Speaking before a joint session of Congress "is a dramatic and open invitation to be pluralistic and open-minded and extend an olive branch to the other side," says Roderick Hart, dean of the College of Communication at the University of Texas.
• He must try to satisfy his liberal base, which favors a public option and generous subsidies to the uninsured, without alienating moderates who want private health care cooperatives or a public option only as a last resort.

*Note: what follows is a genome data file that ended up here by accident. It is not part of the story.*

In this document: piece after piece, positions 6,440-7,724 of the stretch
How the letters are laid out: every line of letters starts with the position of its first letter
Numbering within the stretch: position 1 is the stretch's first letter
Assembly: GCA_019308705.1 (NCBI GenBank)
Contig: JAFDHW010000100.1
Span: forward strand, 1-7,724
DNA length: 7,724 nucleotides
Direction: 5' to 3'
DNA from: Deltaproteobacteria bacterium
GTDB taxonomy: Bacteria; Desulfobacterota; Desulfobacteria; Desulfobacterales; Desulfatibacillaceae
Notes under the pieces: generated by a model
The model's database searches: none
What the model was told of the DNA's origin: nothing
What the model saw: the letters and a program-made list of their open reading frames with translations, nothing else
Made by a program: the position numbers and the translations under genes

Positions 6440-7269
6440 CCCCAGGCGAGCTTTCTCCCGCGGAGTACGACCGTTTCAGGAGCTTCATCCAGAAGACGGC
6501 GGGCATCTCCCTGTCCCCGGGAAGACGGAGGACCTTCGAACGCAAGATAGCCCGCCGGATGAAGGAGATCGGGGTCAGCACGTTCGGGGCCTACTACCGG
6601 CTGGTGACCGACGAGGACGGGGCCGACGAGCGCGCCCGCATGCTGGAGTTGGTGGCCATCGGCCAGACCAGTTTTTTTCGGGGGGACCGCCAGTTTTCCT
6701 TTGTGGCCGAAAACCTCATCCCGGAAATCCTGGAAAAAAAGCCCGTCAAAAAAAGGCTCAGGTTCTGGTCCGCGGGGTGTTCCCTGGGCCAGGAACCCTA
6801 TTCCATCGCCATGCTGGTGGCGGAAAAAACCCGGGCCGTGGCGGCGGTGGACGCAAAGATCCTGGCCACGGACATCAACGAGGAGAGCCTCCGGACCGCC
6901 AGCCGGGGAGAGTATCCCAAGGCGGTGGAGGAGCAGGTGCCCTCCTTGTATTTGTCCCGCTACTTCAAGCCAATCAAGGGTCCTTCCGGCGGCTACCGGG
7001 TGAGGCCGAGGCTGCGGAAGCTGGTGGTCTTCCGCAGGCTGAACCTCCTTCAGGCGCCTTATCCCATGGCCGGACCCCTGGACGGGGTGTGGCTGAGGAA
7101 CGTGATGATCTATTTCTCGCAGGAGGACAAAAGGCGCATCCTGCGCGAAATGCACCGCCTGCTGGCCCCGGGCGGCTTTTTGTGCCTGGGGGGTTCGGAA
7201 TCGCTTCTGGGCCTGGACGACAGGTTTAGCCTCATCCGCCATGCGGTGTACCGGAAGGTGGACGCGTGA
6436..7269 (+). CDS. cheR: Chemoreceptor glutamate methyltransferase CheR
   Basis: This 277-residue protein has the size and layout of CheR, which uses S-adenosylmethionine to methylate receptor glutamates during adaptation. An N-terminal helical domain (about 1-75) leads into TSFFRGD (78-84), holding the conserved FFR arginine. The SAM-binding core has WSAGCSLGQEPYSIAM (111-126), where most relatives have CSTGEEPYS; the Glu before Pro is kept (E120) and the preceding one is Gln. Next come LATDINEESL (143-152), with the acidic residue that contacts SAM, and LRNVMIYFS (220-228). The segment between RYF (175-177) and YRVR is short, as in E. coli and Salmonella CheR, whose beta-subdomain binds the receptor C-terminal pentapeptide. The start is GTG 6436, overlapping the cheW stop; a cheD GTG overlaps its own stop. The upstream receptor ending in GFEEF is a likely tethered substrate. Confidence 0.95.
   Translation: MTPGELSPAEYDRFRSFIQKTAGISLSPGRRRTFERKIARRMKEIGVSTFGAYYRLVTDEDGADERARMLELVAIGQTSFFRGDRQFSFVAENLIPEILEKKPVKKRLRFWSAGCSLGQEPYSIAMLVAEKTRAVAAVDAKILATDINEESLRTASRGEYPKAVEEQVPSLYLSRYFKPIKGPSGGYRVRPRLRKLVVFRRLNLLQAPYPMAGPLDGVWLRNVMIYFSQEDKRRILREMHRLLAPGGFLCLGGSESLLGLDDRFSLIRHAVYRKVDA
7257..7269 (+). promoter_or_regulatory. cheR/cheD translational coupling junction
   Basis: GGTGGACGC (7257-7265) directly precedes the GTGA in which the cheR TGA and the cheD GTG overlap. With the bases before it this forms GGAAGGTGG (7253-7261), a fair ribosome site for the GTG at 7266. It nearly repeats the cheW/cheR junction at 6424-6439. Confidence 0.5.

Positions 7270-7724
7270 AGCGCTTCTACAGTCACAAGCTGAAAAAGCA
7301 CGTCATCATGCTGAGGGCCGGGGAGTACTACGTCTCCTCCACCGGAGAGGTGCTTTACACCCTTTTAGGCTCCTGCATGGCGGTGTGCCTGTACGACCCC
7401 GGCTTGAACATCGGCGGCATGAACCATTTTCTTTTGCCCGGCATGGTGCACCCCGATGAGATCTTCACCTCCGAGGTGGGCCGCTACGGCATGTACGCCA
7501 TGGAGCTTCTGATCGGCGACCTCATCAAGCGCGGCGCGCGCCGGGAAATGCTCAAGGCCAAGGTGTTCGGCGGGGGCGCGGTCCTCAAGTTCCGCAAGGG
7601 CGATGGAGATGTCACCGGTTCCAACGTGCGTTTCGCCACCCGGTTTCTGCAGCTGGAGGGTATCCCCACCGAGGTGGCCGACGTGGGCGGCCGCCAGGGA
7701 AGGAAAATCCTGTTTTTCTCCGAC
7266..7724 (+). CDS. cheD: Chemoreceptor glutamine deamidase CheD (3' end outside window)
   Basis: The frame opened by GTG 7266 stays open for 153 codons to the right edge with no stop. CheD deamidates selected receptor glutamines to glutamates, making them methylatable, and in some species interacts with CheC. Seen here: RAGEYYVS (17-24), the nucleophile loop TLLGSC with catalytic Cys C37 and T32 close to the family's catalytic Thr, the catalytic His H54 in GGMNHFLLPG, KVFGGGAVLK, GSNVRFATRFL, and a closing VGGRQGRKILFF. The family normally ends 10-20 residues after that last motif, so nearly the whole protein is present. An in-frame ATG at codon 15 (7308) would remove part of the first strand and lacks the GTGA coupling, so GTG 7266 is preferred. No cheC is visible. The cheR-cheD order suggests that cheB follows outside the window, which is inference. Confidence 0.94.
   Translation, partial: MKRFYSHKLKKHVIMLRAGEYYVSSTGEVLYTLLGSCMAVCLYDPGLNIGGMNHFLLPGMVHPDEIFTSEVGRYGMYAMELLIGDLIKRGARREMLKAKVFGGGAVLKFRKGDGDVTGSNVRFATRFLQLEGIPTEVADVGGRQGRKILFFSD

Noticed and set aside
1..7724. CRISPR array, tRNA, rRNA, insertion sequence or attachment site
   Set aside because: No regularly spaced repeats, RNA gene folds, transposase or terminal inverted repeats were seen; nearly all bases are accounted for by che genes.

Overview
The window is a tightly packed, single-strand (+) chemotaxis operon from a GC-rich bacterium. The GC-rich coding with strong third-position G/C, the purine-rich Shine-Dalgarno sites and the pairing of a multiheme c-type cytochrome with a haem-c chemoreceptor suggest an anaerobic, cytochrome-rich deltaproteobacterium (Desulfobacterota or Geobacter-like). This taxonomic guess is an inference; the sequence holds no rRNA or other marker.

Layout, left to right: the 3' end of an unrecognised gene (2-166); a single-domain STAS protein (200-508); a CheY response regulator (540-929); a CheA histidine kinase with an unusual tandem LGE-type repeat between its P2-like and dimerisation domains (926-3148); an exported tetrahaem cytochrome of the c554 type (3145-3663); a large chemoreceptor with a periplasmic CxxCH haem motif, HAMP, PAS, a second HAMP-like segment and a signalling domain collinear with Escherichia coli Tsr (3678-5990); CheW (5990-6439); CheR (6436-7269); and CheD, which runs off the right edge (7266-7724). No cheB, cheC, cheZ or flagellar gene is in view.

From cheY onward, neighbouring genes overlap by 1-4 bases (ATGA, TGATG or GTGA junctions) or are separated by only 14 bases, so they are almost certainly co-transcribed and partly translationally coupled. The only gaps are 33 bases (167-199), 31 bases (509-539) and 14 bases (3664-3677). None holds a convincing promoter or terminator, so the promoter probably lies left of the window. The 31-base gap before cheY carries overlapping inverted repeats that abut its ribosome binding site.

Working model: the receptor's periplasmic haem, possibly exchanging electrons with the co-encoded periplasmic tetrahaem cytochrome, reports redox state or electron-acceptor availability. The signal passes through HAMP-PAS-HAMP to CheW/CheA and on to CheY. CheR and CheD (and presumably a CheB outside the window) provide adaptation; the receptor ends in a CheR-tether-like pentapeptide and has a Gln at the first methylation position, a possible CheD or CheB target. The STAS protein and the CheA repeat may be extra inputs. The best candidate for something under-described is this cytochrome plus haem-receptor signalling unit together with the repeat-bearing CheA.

"I think he will make clear that his bottom line is to get it done, one way or another," says Ron Pollack, executive director of the liberal health advocacy group Families USA. "If it can't get done on a bipartisan basis, he is determined to get it through the Congress this year."
President Obama's most used terms doing his address before Congress on health care reform.